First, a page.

Both in his work as a two-term legislator and as a private citizen prior to his election, Hickman has drawn on his personal experience as an adopted person to advocate for important changes to state law. His success in these efforts is a testament to his dedication to these issues and for these reasons, King recommended Hickman as an Angel in Adoption for 2015.
Hickman is also an organic farmer, chef, actor and poet. As House chair of the Joint Standing Committee on Agriculture, Conservation and Forestry, he has championed food sovereignty, food security, self-sufficiency and other efforts to protect Maine’s small family farms and promote rural economic development.

Originally from Milwaukee, Wisconsin, Hickman moved to New England to attend Harvard University, where he graduated in 1990 with a degree in government. He and his spouse, Jop Blom, who lived in the Boston area for 16 years, have owned and operated Annabessacook Farm in Winthrop since 2002, raising organic produce, dairy, and livestock, and hosting overnight guests and a fresh food bank for anyone in need. For more information, visit

The Angels in AdoptionProgram is CCAI’s signature public awareness campaign and provides an opportunity for all members of the U.S. Congress to honor the good work of their constituents who have enriched the lives of foster children and orphans in the United States and abroad. This year, more than 150 “Angels” are being honored through the Angels in Adoptionprogram.

“The Angels in Adoption™ Program is a unique annual opportunity in the nation’s Capital to shine a well-deserved spotlight on the power of adoption and the unspoken heroes who have made the dream of a family a reality for children. Since the program’s inception, over 2,200 Angels have come to Washington to share their firsthand adoption experiences with Members of Congress, highlighting its joys, as well as the barriers encountered in the process,” said Becky Weichhand, Executive Director at CCAI. “Members of Congress are then able to use their new experiential understanding of these issues to create policy improvements that better support these children and the families that open their hearts and homes to them.”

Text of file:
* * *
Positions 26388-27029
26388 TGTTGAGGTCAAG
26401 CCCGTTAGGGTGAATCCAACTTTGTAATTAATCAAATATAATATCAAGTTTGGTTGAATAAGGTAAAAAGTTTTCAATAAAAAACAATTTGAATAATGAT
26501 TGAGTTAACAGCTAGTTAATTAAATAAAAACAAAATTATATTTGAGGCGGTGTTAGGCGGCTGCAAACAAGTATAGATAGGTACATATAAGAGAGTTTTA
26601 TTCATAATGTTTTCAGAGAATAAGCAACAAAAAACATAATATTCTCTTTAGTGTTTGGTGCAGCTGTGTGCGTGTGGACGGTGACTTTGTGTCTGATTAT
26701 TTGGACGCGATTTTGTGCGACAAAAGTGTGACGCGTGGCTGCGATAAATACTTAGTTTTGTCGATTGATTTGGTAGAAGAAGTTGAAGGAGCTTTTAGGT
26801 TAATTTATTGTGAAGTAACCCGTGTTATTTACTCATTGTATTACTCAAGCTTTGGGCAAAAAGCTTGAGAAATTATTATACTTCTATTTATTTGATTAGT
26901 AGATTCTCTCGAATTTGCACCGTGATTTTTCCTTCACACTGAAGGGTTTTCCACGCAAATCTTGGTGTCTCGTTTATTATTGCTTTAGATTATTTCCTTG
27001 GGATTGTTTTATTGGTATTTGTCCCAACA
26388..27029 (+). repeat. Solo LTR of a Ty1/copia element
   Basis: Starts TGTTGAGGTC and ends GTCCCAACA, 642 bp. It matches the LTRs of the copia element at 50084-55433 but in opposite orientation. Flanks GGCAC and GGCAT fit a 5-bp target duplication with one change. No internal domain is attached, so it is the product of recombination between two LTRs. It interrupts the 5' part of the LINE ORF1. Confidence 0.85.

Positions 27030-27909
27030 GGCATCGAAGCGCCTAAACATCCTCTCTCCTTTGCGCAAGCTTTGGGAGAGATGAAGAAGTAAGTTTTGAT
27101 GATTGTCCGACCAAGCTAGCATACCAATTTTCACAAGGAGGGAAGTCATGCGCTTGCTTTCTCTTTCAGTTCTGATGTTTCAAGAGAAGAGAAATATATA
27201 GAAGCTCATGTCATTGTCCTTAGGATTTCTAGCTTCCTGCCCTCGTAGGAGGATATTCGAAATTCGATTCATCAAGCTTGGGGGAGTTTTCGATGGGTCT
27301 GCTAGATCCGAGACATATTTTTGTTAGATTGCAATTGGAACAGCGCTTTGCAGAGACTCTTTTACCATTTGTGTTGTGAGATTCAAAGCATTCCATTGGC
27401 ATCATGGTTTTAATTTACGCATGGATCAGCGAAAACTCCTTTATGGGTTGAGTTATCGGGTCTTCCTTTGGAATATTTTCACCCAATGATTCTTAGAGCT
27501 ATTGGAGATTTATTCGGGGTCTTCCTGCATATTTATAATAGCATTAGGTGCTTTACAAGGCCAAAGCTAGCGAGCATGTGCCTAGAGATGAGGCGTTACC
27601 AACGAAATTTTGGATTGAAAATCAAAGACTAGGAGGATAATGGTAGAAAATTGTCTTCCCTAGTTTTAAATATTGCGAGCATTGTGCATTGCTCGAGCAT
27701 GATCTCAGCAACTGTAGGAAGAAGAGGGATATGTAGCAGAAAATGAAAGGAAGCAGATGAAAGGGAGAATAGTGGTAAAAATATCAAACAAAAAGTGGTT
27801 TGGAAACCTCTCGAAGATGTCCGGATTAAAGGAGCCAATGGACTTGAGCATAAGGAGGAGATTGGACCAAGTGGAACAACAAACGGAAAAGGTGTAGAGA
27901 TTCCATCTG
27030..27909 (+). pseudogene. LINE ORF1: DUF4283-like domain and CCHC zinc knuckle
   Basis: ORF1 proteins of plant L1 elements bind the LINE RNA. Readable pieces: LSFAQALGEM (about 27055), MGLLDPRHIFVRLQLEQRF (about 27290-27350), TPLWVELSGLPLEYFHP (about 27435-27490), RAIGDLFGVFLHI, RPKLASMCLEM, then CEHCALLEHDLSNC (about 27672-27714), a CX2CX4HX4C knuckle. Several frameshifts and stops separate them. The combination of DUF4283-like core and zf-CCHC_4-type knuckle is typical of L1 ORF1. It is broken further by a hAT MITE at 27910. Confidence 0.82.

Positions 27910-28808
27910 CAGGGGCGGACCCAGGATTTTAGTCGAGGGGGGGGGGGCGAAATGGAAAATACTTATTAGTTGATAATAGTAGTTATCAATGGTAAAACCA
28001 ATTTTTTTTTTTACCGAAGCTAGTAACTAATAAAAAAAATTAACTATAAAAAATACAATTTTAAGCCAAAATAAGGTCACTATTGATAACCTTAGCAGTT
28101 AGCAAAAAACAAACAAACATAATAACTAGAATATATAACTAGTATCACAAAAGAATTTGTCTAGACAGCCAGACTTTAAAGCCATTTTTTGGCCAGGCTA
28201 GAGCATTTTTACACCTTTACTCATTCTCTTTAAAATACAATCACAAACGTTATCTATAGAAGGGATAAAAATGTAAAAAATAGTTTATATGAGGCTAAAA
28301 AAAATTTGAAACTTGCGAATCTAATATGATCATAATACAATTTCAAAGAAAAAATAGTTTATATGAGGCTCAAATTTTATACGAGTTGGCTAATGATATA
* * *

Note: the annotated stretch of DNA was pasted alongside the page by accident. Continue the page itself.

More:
In addition to the more than 150 Angels from around the country, National Angels in Adoption  honorees will be recognized at the gala for their dedication and commitment nationally and internationally to child welfare on a grand scale. This year’s National Angels in Adoptionhonoree is singer Rachel Crow.  Former National Angels include Korie and Willie Robertson, Deborra-Lee Furness Jackman, First Lady Laura Bush, Patti LaBelle, Jane Seymour, Muhammad Ali, the late Dave Thomas, Steven Curtis Chapman, Bruce Willis, Alonzo Mourning, Rhea Perlman and Kristin Chenoweth.

CCAI is a 501(c)3 nonpartisan organization dedicated to raising awareness about the tens of thousands of orphans and foster children in the United States and the millions of orphans around the world in need of permanent, safe, and loving homes through adoption. 

CCAI was created in 2001 by the active co-chairs of the bicameral, bipartisan Congressional Coalition on Adoption, one of Congress’ premiere caucuses. The goal of the caucus is to eliminate policy barriers that hinder these children from realizing their basic right of a family and more effectively raise Congressional and public awareness about adoption. 

The Angels in AdoptionProgram was established in 1999 as a Congressional press conference to honor outstanding individuals. Since then, the program has developed into a yearlong public awareness campaign, culminating in an extraordinary awards gala and celebration in Washington, D.C. 

CCAI does not receive any government funding and relies on the generous support of foundations, corporations, and individuals to accomplish this mission. For more information, visit or